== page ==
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Ashcroft's legal terrorism

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Nobody, least of all me, would challenge the claim that Sept. 11 was the most eventful day of the year. But could we possibly be going a tad overboard by constantly acting as though it were the most decisive event in world history?

You cannot take in 10 minutes of broadcast news anywhere without hearing some matter-of-fact assertion that “Sept. 11 changed everything.”

Well, without minimizing for a minute the destruction or the significance or the human toll — it didn’t. Today, a few blocks from ground zero, New Yorkers are going about their daily lives, shopping and meeting for lunch.

This wasn’t Hiroshima, comrades. Nor was it the fall of the Soviet Union, which may have been the most significant event in many of our lives, even though the media has always made curiously little of it. What’s more, it isn’t clear that Al Qaeda is nearly as powerful a force for evil as we continuously have been told.

Let’s assume our government is right, and that Osama bin Laden and his network did plan and carry out the four hijackings Sept. 11. The result was the single most destructive, and possibly most brilliant, act of terrorism in modern history.

Yet what have the famous evildoers done since? For the last two months our military has been pounding Afghanistan. As I write this, the Taliban seems to be all but conquered and a great part of Al Qaeda’s strength, including some of its key leaders, have been killed or captured. Wouldn’t you expect them to have struck us again? Wouldn’t you think — if they have as many tentacles as U.S. Attorney General John Ashcroft and others want us to believe — that Al Qaeda’s minions in America would at least be pulling off some last-ditch, desperate efforts at mayhem? Ramming a car bomb into a shopping mall or machine-gunning a crowded street?

That they haven’t says to me that … they can’t. Remember: So far, the most technologically sophisticated personal weapon they’ve used is a box cutter. Washington doesn’t have any idea whether Al Qaeda is responsible for the four anthrax letters. Most experts don’t think so. But even if they were, there evidently hasn’t been one mailed since Sept. 18, suggesting what small stockpile of spores someone had has run out.

That isn’t to say that more terrorist acts won’t happen. But we need to get a grip, and to realize there are lots of things scarier than Al Qaeda. Like losing our rights and freedoms. Which brings us to Ayatollah Ashcroft. His latest threat of legal terrorism came only Sunday, when he warned that religious or political groups could be monitored by agents if they are suspected of engaging in terrorism. (Hey — why didn’t Richard Nixon and the guys bugging the Watergate think of that!!!)

Ashcroft showed just how alien the American concept of justice is to him during an interview with Fox News, in which he refused to rule out military tribunals, not only for terrorists captured abroad, but for any foreigners detained on U.S. soil.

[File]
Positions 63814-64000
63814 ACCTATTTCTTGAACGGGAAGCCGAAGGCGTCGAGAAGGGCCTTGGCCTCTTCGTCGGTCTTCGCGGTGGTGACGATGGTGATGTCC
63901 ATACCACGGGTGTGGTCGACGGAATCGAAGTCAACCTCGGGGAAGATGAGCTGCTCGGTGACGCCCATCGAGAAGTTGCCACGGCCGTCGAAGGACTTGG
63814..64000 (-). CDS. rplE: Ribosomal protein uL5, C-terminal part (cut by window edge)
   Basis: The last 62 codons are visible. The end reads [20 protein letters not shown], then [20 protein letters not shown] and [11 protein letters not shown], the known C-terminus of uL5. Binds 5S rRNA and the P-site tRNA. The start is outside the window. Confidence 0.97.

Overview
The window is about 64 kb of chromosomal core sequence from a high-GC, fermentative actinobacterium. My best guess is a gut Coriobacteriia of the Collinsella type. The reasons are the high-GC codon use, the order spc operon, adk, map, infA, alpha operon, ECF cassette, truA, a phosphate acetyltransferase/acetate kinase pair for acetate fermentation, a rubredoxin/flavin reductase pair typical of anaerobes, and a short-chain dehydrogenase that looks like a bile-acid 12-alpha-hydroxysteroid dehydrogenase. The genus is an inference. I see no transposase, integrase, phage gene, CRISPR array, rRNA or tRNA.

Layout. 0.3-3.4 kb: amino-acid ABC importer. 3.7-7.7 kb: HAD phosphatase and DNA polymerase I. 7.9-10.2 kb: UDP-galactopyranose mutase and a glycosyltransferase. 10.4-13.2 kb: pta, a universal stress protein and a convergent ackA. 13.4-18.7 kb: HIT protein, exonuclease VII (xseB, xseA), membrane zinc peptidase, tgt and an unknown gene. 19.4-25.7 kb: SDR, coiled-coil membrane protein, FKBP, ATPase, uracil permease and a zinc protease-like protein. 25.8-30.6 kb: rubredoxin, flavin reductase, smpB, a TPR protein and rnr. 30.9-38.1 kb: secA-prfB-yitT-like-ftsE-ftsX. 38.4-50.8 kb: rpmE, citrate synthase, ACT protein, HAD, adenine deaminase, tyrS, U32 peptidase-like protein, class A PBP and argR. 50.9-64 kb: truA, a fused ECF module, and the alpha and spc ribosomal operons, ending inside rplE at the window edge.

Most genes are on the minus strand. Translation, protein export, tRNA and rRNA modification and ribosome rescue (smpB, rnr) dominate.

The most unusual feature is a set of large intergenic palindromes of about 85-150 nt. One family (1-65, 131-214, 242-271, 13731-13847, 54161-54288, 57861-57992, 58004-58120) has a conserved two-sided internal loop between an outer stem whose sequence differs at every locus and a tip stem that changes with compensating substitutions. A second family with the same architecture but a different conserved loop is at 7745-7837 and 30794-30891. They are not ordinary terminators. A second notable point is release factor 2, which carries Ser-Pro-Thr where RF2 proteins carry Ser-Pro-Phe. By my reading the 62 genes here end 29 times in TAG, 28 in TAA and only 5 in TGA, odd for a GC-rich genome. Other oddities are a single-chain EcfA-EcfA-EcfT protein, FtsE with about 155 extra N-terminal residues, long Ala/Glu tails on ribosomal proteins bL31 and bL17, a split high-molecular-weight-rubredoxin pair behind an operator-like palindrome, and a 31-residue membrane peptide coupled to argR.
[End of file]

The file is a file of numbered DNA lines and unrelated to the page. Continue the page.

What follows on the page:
“Can you imagine apprehending a terrorist, either in the deserts of Afghanistan or on the way to the United States to commit a crime, and having to take them through the traditional justice system?” he sneered. Well, yes, Johnny, that’s what justice is. Hello!

Not so for Ayatollah Ashcroft, who continued, voice dripping with sarcasm. “Reading them the Miranda rights? Hiring a flamboyant lawyer at public expense? Having sort of Osama television ... allowing that kind of propaganda to go out, jeopardizing American assets in the intelligence community and in the war?”

Nasty, my precious, as Gollum would say in The Lord of the Rings. Giving filthy foreigners rights. The idea. Ashcroft would clearly be more comfortable with a society where anybody who the ruling group feels is a threat can be dragged before a drumhead court-martial and shot. The mystery is why Gen. Johnny wants to stop with noncitizens. (Assuming he does.) Look at the money the legal system could save!

Speaking of being shot … Here are three remarkable and very similar numbers: A) 3,899 B) 3,913 C) 3,971. What are they? A is the latest estimate of how many people died in the World Trade Center attack, 19 of whom were suicide terrorists. B is the number of Japanese kamikaze pilots, the original suicide bombers, who died trying to blow ships and buildings up in World War II.

The last, largest figure is the number of U.S. children killed by handguns in this country between 1995 and 1999. That figure was forwarded to me by Marj Levin, president of Michigan Citizens for Handgun Control.

There is a big difference between the murdered children and the others. We could have prevented most of the kids’ deaths, had we been willing to force our legislators to stand up to the gun-nut lobby.

And the toll of dead kids in Michigan will almost certainly increase, thanks to the new law which allows virtually anyone to carry a concealed weapon. Worse, the state Supreme Court prevented a popular vote on the bill. (Bet you thought you had to be on the U.S. Supreme Court to help sabotage democracy.)

Yet we can still do something about this. Citizens for Handgun Control has had a difficult time gaining support since the terrorist strikes. But trust me: Handguns will do no good whatsoever against hijacked airplanes and are less than useless against anthrax.

They are, however, terrifyingly deadly if little Albert or Kenisha finds one in daddy’s dresser drawer. If you want to help fight a sort of terror we can do something about, contact Handgun Control’s office at 801 S. Adams Rd., Birmingham 48009, or call 248-540-6868. Right now would be good. Two more kids will be dead tomorrow.

Jack Lessenberry opines weekly for Metro Times. E-mail letters@metrotimes.com

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